This is my Midterm test, there are open ended questions and multiple choice. All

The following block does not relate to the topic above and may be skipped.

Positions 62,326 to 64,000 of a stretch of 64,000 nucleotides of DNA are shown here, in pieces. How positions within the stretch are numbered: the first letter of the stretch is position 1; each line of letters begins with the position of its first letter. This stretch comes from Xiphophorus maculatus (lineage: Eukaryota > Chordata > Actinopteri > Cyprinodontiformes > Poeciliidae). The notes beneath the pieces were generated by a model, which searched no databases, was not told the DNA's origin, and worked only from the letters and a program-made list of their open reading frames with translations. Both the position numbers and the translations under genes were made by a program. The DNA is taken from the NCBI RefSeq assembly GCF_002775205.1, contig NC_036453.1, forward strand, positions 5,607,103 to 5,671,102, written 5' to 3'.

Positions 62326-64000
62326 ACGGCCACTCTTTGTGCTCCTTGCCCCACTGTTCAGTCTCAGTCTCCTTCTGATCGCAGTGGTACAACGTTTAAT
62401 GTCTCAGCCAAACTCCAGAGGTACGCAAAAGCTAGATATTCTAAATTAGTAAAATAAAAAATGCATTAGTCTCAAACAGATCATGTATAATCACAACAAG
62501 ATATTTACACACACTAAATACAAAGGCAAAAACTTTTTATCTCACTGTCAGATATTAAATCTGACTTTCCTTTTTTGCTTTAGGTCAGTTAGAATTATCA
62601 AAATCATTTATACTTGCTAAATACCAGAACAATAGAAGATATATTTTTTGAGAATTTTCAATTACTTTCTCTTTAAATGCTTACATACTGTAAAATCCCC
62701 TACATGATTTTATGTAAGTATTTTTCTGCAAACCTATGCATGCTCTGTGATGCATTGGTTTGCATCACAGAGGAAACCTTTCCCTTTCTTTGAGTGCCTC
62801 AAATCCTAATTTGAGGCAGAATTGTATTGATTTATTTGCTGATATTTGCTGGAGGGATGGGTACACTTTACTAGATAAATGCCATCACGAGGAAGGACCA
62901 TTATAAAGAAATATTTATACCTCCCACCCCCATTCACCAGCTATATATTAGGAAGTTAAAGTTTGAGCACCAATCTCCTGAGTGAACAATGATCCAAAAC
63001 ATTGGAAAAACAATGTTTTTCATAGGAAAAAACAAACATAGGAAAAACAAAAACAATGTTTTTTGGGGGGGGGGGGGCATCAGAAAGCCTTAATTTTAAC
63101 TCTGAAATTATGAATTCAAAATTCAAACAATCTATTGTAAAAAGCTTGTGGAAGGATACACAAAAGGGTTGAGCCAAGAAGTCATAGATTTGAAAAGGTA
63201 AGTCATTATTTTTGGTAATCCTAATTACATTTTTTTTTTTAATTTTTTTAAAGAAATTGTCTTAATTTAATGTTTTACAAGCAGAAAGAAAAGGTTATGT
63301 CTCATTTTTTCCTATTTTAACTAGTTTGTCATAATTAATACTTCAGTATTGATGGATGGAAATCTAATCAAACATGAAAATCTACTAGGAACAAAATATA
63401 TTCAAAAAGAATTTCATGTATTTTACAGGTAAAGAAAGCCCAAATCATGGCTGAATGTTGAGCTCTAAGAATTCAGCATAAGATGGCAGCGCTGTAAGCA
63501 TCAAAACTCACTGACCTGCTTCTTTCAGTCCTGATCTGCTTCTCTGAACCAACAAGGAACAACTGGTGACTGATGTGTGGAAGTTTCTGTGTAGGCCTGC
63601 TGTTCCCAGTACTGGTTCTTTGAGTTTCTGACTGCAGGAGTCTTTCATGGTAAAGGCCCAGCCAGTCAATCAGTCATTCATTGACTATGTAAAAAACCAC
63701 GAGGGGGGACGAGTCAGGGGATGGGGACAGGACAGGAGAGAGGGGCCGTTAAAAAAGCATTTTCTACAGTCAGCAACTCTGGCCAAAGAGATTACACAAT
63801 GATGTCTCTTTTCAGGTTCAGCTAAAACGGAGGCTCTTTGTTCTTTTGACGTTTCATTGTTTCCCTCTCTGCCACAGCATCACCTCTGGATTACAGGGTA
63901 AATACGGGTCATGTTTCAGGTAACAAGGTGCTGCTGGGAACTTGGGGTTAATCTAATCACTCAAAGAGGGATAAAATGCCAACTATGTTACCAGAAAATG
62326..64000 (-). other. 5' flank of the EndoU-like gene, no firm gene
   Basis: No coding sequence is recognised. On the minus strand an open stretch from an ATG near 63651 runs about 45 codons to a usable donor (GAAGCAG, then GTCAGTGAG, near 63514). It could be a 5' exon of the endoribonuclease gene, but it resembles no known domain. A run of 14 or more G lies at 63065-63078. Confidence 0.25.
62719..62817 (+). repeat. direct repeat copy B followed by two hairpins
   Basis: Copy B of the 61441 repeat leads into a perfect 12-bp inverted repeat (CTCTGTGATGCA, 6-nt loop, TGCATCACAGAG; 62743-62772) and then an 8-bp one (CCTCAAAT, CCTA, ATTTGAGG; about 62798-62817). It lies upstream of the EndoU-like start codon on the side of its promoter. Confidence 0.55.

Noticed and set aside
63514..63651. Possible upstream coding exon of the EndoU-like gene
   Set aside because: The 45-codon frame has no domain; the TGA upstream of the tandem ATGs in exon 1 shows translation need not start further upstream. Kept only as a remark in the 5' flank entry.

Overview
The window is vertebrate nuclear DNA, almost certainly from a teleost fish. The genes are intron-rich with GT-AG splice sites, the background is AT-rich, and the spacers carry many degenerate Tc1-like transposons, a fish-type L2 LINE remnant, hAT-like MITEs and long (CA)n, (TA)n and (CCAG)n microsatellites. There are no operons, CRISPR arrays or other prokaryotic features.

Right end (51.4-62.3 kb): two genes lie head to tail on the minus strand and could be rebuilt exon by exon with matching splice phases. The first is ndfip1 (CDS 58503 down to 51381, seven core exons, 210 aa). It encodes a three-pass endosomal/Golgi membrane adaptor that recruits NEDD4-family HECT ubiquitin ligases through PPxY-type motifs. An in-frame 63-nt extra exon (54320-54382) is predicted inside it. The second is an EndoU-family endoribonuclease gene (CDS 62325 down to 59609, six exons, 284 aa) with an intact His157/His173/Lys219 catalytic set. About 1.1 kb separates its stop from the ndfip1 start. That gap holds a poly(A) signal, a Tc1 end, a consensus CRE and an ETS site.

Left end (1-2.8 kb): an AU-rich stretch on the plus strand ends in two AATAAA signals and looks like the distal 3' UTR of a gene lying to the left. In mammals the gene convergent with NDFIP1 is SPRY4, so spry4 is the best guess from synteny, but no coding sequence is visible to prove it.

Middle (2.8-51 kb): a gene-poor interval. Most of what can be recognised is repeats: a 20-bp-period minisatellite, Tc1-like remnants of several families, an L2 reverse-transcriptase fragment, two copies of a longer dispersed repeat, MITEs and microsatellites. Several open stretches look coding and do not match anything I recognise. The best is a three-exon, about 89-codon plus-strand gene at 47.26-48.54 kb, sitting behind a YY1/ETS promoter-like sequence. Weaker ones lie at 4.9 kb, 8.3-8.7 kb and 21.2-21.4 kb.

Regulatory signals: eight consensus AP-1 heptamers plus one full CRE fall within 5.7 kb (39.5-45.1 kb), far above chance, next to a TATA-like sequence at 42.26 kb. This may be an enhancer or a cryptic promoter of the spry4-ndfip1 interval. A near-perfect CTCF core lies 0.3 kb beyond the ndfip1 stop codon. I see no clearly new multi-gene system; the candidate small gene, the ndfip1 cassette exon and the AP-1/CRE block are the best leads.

This is my Midterm test, there are open ended questions and multiple choice. All answers must be in own words no sources should be referenced original writing please. This is attached and is 5 pages including the multiple choice options. please ensure to do the extra credit. Listed here are topics discussed thus far in class so you have an idea of topics covered: During this introductory week to your course, you will explore the question of ethics in a general way and its link to human dignity and happiness. You will learn through your exploration of Kohlberg’s six stages of moral progress that ethics transcends one’s own personal interests and desires and involves an accommodation of individual and community interests through a focus on moral principles (stages 5 and 6). A similar approach is taken by Fr. Spitzer, former President of Gonzaga University and founder of the Magis Center, as he explains the role of ethical outlooks in human happiness. This week’s study concerns the philosophy of Pragmatism and the oxymoron of Ethical Relativism. Many of you are familiar through your study of sociology with these concepts and the view of the human person as a sum total of their experiences, cultural or otherwise. Seeing each of us as different leads to a distorted view of the human person and an ethics that is ultimately rooted in “might makes right” or the societal dynamics of power. Through this mindset, people are taught merely to “respect” one another’s opinions and differences, agree to disagree and never to make judgments. This is not an authentic or even a practical “ethic,” but it has ensnared and troubled the minds of many today because of its emphasis on individuality and individual differences. Your assignment at week’s end is to demonstrate in a short paper why “ethical relativism” is not a rational, cognitive or practical theory of ethics. Cognitive Ethics roots moral principles in reason and seeks to order them properly. From the ancient Greek Philosophers to the Medieval Christian Philosophers and even to this day, the Classical Ethical tradition considers reason through the Aristotelian lens of a rational, ordered and purposeful nature. Thus, traditional ethics views ethics with an eye to the purposes or ends of all things. To Aristotle, this meant ascertaining the purpose of things in nature in order to fully understand them in a rational manner. He concluded that all things in nature were possessed of their natural potential and that all living things were compelled by nature to realize their “excellences” or potential within them. It was the striving for full realization of one’s potential that is consistent with our human nature and that gives rise to happiness when we can achieve our potential. For Aristotle, happiness is ultimately a “state of being” that arises from a habit of achieving our excellences. The human “excellences” that Aristotle refers to are simply called “virtues,” those things necessary and realizable by all human beings that enable us to discipline ourselves, transcend our comfort zones and achieve our potentialities, such as goodness, health, success and happiness, that are within each one of us waiting to be realized, in a similar way that the oak tree concealed by an acorn is revealed gradually by nature and its natural processes to become what it is has always been, a flourishing oak tree. This week, you will be introduced to Aristotle’s “Virtue Ethics” and the second classical, cognitive ethic: the Natural Law. As you will read, the Natural Law too asserts that virtues are commonly known to all persons, as they are in accordance with reason and our human nature. The Christian Ideal of the Natural Law teaches that the Natural Law is embedded in the hearts of all persons and its basic, universal precepts can be discerned by looking to reason and the very order and nature of things, including human nature. It is in this way that St. Thomas Aquinas articulates what all human beings naturally strive for. In doing so, Aquinas reveals the foundational importance of the Cardinal Virtues to the moral life and the highest potential for all persons, to become the embodiment of the theological virtues of faith, hope and love, that is, to become a faithful, hopeful and loving person. At this point, you might want to revisit the four stages of happiness reviewed during Week 1 of the course in order to better understand our potential for human and spiritual excellence! Finally, this week, we will look briefly at the issue of abortion. The assigned articles from Don Marquis and John Noonan will serve to illustrate how the principles of Virtue Ethics and the Natural Law might address the immorality of abortion. The article by Don Marquis serves as a good introduction to the abortion issue because part one of that article summarizes the basic “pro-life vs. pro-choice” debate that typically occurs in our culture. Marquis then focuses on the title question and concludes that killing is inherently and intrinsically wrong for a variety of reasons. Through his thought and conclusion, he echoes Aristotle’s thought that some feelings and actions, such as killing, are simply wrong and can never be morally justified. The Noonan article demonstrates the Natural Law’s sensitivity to respecting and preserving life, a position sometimes known as “the sanctity of life approach,” and the importance of love and our natural human disposition towards it in the abortion context. Noonan just might be providing an important insight into why having an abortion is such a difficult decision, perhaps one that is truly against the nature of a woman This week you will be introduced to the two major modern theories of cognitive ethics: Deontological Ethics (Immanuel Kant) and Utilitarianism (J.S. Mill). Kantian ethics focuses on fashioning ethical rules and principles from objective, universal reason while Utilitarianism combines pragmatism and hedonism to assert a view of the human person as a physical, sensory being that has moral worth and value to the extent that one is useful and productive in spreading pleasure and minimizing pain and suffering. Such a view results in an ethic wherein the ends justify the means and the concept of human dignity is diminished significantly. Familiarize yourself with the core principles of both modern theories this week and you might further consider the three articles on abortion provided. Thompson’s article entitled “A Defense of Abortion” attempts to demonstrate through a series of hypotheticals that justice demands primary recognition of the autonomy of a woman. The articles by Don Marquis and Rosalind Hursthouse illustrate how “virtue ethics” might address the abortion issue. Finally, the article by Noonan from last week entitled “An Almost Absolute Value in History” provides you with an application of the pertinent natural law principles, including in its closing paragraphs, the rational power of the ultimate virtue of love. You are appreciated to the highest power there is 🙂 I placed this as three pages although the lengthy of 675 words not necessary just answering to the point and ensuring the knowledge is there again in own words no sources.